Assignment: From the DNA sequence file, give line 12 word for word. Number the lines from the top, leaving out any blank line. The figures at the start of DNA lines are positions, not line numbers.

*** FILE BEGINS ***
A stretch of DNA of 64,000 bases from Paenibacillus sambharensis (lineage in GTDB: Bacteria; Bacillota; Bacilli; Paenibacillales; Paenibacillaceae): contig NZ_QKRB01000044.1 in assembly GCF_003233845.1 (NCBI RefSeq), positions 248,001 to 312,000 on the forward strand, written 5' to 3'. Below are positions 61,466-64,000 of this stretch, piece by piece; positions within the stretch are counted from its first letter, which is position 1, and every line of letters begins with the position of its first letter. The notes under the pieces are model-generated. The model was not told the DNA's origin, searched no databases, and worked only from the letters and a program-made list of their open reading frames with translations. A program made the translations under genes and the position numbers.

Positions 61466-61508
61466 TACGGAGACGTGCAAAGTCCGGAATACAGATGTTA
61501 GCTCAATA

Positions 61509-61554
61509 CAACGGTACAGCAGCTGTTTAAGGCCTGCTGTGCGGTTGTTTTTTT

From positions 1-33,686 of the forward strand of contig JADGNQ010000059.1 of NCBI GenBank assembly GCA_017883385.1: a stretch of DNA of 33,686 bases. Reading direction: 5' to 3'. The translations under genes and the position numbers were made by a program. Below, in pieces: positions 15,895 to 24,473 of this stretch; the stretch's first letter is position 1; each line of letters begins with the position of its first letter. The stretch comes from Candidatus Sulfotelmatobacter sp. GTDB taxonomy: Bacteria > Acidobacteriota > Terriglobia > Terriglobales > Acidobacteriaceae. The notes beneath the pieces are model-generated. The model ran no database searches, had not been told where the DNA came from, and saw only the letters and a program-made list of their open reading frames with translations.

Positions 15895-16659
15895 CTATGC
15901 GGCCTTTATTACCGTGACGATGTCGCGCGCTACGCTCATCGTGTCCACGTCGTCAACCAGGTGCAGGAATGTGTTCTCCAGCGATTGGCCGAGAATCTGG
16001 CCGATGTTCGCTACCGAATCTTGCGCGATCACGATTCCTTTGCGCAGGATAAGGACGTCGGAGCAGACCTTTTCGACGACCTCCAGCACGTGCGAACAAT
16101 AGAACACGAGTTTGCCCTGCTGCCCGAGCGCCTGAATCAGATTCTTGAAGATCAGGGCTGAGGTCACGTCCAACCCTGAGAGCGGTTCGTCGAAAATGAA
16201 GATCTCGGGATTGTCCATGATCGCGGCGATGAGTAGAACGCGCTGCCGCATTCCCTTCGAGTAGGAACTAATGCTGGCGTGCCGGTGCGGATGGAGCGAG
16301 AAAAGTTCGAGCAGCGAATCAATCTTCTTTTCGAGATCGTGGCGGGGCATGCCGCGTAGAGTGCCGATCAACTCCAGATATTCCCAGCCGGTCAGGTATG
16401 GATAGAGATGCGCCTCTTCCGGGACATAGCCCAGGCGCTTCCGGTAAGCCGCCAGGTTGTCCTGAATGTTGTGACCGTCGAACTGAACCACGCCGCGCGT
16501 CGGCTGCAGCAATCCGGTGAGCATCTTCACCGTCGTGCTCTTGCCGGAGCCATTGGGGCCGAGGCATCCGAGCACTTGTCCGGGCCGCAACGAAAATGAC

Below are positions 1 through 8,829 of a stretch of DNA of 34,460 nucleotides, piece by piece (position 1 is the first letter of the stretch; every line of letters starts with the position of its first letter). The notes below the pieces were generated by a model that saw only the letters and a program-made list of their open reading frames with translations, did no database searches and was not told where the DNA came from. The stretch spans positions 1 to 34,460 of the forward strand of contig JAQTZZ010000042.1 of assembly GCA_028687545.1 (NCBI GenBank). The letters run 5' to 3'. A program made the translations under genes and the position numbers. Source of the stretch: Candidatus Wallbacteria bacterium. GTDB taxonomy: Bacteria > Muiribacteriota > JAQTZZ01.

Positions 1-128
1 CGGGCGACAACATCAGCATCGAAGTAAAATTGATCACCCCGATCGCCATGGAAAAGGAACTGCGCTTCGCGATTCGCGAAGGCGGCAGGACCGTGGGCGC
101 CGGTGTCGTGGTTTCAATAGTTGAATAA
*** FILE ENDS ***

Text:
16101 AGAACACGAGTTTGCCCTGCTGCCCGAGCGCCTGAATCAGATTCTTGAAGATCAGGGCTGAGGTCACGTCCAACCCTGAGAGCGGTTCGTCGAAAATGAA